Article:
End of the Machers?

539wWith every passing day it becomes abundantly clear that the Madoff scandal is having seismic financial reverberations for the Jewish community at large. The Jerusalem Report recently reported that at least $600 million in Jewish charitable funds has been lost by the collapse of Madoff’s investment firm. However, this doesn’t include billions of dollars in losses to individual and family investors who have been the primary donors to Jewish institutions.

For the Jewish community the scale of this financial crisis is staggering and almost incomprehensible to contemplate. Though it is much to early to predict what the long term implications will be, it is clear the impact will be significant. The JPost article included an interesting analysis by American Jewish historian Jonathan Sarna, from Brandeis, who suggests that the era of the “big macher” may now be officially over:

Sarna predicted that the wholesale destruction of fortunes and endowments would prove to be a turning point in American Jewish institutional life, which over the past 20 years has moved from a model of community funding – collecting small donations from a broad swath of donors – to focusing on a handful of “cowboy” mega-donors who launched hugely successful programs like birthright Israel outside of the traditional federation system.

“The reduction of billions – not millions but billions – in the Jewish economy means that there is just not going to be enough money to sustain all the institutions and initiatives that have been created,” Sarna told the Post.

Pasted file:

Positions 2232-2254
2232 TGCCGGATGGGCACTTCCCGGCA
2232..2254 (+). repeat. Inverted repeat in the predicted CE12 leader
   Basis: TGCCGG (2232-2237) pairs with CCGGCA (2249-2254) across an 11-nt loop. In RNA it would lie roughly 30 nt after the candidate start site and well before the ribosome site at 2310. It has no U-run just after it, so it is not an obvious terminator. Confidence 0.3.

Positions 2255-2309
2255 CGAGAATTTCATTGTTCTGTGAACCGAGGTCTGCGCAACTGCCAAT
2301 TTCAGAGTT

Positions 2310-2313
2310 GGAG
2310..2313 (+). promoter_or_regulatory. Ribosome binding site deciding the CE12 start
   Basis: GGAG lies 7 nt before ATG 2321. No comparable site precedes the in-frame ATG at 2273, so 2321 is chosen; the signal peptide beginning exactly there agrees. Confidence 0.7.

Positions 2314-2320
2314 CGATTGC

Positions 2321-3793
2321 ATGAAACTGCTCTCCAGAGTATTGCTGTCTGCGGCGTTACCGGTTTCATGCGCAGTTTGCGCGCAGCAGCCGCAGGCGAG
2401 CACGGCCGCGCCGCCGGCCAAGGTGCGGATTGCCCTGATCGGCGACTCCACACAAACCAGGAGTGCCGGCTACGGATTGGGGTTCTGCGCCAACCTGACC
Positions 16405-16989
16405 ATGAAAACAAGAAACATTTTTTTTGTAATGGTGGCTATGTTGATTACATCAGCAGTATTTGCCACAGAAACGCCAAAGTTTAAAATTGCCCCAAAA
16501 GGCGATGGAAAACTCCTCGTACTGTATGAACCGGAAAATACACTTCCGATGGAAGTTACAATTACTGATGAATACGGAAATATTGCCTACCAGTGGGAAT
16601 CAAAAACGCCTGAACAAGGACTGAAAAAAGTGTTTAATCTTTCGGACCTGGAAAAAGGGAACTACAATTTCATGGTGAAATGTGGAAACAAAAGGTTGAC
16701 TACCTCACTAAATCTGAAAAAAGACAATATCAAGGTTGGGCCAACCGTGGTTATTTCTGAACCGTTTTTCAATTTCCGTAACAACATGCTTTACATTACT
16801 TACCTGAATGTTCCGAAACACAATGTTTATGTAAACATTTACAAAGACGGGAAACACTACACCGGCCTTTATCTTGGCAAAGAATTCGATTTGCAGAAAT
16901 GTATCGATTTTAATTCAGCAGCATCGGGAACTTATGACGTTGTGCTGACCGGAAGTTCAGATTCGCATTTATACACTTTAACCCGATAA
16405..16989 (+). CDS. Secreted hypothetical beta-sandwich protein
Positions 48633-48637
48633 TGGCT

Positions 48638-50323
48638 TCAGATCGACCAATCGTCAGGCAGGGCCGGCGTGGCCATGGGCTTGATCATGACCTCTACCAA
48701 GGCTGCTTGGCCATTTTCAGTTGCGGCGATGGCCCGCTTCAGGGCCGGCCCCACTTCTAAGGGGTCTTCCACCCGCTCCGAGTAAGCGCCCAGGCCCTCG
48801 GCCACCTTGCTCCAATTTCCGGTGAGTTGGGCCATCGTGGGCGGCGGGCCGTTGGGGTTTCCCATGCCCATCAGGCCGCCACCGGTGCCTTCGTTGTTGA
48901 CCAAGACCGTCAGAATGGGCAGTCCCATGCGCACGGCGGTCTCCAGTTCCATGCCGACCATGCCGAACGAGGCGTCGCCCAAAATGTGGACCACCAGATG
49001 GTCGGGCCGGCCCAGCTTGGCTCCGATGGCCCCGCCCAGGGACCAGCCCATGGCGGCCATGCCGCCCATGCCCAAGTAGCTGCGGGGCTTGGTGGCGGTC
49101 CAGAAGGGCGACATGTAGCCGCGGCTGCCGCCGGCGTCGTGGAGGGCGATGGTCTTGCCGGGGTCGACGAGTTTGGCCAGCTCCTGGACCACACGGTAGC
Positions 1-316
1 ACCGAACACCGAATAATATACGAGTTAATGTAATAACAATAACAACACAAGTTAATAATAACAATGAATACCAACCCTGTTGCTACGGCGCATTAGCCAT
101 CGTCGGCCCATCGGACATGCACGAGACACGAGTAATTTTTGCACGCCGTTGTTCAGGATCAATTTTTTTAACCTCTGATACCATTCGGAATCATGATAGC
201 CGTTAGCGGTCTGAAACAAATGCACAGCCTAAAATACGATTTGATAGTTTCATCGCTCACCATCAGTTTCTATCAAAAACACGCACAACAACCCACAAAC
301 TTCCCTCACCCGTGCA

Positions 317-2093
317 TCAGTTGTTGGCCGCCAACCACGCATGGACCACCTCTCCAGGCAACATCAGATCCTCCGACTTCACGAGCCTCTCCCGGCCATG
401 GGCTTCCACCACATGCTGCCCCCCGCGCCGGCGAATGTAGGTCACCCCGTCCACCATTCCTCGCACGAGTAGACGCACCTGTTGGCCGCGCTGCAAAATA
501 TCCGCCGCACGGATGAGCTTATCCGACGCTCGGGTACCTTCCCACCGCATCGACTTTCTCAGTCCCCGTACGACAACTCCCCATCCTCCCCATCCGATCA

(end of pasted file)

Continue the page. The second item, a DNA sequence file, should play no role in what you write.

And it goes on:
“We will be a poorer community for that. What’s been wiped out is an infrastructure that was particularly important in sustaining these institutions. The people who were invested with Madoff were the generation that not only supported institutions like Yeshiva University or the Holocaust museums, but that created them,” Sarna said.

Older donors from Florida’s Palm Beach community, where Madoff found many of his investors, might be replaced by a younger generation of Jews whose wealth was invested elsewhere, Sarna speculated.

“It’s a different group of people who will be called on to step in. It’s almost impossible to imagine that the group that has lost so much money will regain it,” he said.

The challenge facing American Jewry will be saving programs and institutions that provide “the most bang for the buck,” a task complicated by the absence of a unifying organization to take the lead.

“Are these decisions going to be made by the market… or are we going to ask for a communal bailout?” Sarna asked. “We don’t have anybody who can act with the speed and the authority of the federal government, and it’s going to take time to sort this out and figure out how to make these decisions professionally.”

Whatever else happens, it looks like the new Jewish economy will be leaner and meaner. That’s not all bad, but the prognosis for the foreseeable future looks grim indeed…

2 thoughts on “End of the Machers?

  1. Lesley W.

    While the loss of wealth is devastating, it sounds like the demise of the “macher” is a good thing overall. I’m thinking of this summer’s controversy over the funding of Spertus by the JUF. When you have a few huge organizations controlling the purse strings, it’s easier to shut down dissenting voices. A diversified funding stream could mean a greater diversity in the types of projects Jewish organizations support.

  2. jill

    It seems that the era of the macher has also coincided with a loss of organizational involvement/investment on the part of smaller-scale donors. If Sarna’s theory holds, then perhaps the disenfranchisement of many American Jews has been catalyzed by the increasing sense that they are no longer needed by their community (eg, if one doesn’t need goods or services, then one simply needs to be needed). The universal trend in nonprofits to dedicate volunteers and professional staff on major gifts and advancement would also support this.


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